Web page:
Deutsche Bahn and Stadler to develop train digital twin
Deutsche Bahn and Stadler are developing a digital twin of a complete train, a first in rail according to the companies. Real-time data should help to maintain the air conditioning, doors and wheel sets in time to prevent malfunction. The first train to get a digital twin is a Stadler’s 429.1 series multiple unit. It should be fully functional by the end of 2021.
Representatives of Deutsche Bahn and vehicle manufacturer Stadler signed a cooperation agreement and plan to make a digital of DB’s entire vehicle fleet. Both companies see the cooperation as a model for other rail companies and manufacturers in railway digitalisation.
DB operates 28 of the Stadler’s 429.1 series trains in regional transport in Rhineland-Palatinate, Hesse, parts of Baden-Württemberg and Saarland. A prototype is currently being equipped with the technology for recording and transmitting data. The other trains in the series will follow. The virtual image will initially focus on the train’s air conditioning, doors and wheel sets. The data sent by these components is processed with the help of artificial intelligence to create an increasingly realistic simulation of the actual train.
Repairs when necessary
In railways, technologies such as digital twins are not much adopted yet, compared to other industries. Some infrastructure managers have a digital twin of the rail network, for example HS1 in the UK is implementing digital twins for monitoring railway infrastructure. However, for rolling stock it is even less used, and a virtual model of an entire train is a first, say Stadler and DB.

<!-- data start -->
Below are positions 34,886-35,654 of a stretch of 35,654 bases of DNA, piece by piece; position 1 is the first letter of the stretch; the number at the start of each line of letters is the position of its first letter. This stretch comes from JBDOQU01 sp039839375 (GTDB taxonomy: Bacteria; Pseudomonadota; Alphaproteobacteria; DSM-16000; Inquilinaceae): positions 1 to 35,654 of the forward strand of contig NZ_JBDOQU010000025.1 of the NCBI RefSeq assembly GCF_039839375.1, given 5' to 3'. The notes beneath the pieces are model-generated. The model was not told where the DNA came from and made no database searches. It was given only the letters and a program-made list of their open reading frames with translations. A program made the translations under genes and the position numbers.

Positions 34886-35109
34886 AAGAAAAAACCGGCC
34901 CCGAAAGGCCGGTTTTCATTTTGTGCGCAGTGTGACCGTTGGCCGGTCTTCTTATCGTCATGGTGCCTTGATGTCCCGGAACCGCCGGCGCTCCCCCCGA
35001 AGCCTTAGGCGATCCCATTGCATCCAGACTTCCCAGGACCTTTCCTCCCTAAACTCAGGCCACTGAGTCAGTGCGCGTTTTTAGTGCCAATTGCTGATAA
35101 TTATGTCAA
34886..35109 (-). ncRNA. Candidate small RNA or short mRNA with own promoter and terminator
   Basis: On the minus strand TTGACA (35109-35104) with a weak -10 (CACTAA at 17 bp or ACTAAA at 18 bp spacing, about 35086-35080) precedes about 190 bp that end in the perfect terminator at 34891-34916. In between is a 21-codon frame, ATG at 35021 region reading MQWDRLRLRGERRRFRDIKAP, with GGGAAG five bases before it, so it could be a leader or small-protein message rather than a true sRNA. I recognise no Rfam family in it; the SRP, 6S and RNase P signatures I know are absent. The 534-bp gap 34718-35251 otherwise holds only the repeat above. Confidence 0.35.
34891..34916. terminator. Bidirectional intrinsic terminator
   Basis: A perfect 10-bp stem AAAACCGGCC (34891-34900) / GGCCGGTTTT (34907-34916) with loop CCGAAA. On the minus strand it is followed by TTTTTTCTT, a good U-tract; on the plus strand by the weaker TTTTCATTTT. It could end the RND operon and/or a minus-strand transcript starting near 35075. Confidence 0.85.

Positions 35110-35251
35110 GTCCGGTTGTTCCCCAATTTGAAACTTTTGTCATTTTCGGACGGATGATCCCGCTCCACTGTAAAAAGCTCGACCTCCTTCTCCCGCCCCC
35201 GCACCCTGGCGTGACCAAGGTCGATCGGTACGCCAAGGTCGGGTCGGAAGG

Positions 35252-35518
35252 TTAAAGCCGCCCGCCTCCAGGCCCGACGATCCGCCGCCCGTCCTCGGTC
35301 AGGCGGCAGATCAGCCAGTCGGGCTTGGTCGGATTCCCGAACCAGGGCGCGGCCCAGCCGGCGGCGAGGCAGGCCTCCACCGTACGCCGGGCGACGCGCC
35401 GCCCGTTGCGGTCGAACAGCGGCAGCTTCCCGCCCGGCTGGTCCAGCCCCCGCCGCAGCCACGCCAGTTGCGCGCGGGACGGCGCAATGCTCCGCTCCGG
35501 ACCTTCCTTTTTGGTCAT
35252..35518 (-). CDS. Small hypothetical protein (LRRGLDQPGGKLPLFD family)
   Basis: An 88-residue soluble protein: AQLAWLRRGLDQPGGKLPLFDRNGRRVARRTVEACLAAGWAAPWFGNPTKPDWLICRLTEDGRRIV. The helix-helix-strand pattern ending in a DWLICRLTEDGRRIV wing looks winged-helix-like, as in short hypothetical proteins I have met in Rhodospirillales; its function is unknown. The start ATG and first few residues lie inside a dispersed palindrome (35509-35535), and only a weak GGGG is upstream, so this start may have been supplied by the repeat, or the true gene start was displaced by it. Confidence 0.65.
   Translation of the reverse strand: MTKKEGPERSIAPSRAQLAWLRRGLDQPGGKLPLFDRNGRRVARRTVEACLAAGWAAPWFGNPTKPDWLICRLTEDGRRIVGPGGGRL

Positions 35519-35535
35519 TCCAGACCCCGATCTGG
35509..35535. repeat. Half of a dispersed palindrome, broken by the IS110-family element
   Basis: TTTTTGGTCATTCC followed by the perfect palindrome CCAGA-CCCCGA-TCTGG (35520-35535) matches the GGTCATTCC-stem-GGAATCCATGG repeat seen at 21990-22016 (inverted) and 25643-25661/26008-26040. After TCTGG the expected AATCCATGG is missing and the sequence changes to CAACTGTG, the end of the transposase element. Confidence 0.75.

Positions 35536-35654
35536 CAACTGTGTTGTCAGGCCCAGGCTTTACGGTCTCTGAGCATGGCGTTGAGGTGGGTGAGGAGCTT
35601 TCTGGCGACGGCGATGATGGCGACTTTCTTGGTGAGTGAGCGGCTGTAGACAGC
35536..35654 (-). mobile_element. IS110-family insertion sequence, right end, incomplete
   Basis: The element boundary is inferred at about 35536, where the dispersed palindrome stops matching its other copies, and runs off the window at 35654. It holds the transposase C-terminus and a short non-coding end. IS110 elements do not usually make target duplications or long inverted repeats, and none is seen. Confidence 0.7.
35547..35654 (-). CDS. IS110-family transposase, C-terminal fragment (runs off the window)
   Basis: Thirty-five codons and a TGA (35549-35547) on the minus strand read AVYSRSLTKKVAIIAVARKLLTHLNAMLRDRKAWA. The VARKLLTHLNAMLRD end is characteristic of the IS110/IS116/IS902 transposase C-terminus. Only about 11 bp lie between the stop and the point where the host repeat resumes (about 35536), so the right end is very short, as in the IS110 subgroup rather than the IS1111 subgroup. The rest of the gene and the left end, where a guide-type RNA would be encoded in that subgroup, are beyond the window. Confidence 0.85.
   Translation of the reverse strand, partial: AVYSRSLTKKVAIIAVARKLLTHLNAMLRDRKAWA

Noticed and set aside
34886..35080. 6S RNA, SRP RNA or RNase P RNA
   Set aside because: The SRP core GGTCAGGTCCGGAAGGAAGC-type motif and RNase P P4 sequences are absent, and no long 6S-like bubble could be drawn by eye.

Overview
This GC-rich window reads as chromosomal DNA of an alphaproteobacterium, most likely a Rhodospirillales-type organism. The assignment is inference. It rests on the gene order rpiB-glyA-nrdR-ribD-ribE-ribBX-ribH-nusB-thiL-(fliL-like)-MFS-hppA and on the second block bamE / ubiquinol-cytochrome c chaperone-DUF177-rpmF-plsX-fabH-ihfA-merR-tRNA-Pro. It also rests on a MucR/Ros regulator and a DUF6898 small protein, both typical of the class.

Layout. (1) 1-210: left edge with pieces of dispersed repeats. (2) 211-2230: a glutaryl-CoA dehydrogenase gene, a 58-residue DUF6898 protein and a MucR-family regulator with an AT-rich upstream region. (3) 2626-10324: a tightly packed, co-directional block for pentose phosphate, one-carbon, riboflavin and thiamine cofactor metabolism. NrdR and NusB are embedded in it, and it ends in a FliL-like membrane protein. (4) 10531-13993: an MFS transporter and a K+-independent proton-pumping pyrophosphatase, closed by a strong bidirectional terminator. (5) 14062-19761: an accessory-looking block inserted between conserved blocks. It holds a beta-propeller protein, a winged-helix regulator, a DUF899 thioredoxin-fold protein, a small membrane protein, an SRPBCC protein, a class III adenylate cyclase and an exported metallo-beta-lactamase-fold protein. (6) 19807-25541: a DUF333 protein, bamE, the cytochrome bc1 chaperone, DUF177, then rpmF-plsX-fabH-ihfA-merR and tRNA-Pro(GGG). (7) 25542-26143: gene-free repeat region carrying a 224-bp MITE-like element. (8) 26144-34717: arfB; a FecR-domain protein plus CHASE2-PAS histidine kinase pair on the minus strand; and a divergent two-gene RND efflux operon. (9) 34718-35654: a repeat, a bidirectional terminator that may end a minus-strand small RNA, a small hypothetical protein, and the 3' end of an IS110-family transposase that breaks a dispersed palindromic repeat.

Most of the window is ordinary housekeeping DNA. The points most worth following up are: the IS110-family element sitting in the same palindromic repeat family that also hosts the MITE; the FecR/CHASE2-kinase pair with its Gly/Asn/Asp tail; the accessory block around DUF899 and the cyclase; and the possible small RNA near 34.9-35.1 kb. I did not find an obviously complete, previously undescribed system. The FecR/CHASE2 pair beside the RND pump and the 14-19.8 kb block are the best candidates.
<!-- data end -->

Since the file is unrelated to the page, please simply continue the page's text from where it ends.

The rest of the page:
For Deutsche Bahn, the virtual image of the train is the key to more reliable vehicles and more capacity on the rails. With the help of digital twins, it will be possible to send trains for repair when it becomes necessary. This should reduce the number of disruptions because they can be prevented beforehand. Consequently, rail transport will then become more punctual and more attractive.
The train’s physical behaviour will be taken into account in addition to the vehicle’s mechanics, electrics and software. Sabina Jeschke, Member of the Management Board for Digitalisation and Technology at DB: “The cooperation with Stadler is a big step for the digitalisation of rail operations. We are showing that exchanging data with train manufacturers benefits both sides.”
“By creating a digital twin of an entire vehicle fleet, both Deutsche Bahn and we as the vehicle manufacturer obtain relevant data material”, says Jure Mikolčić, CEO of Stadler Germany. “This way, we can ensure proactive maintenance and the constant optimisation of obsolescence management. This helps both sides to sustainably improve vehicle availability and to reduce breakdowns caused by faults to a minimum.”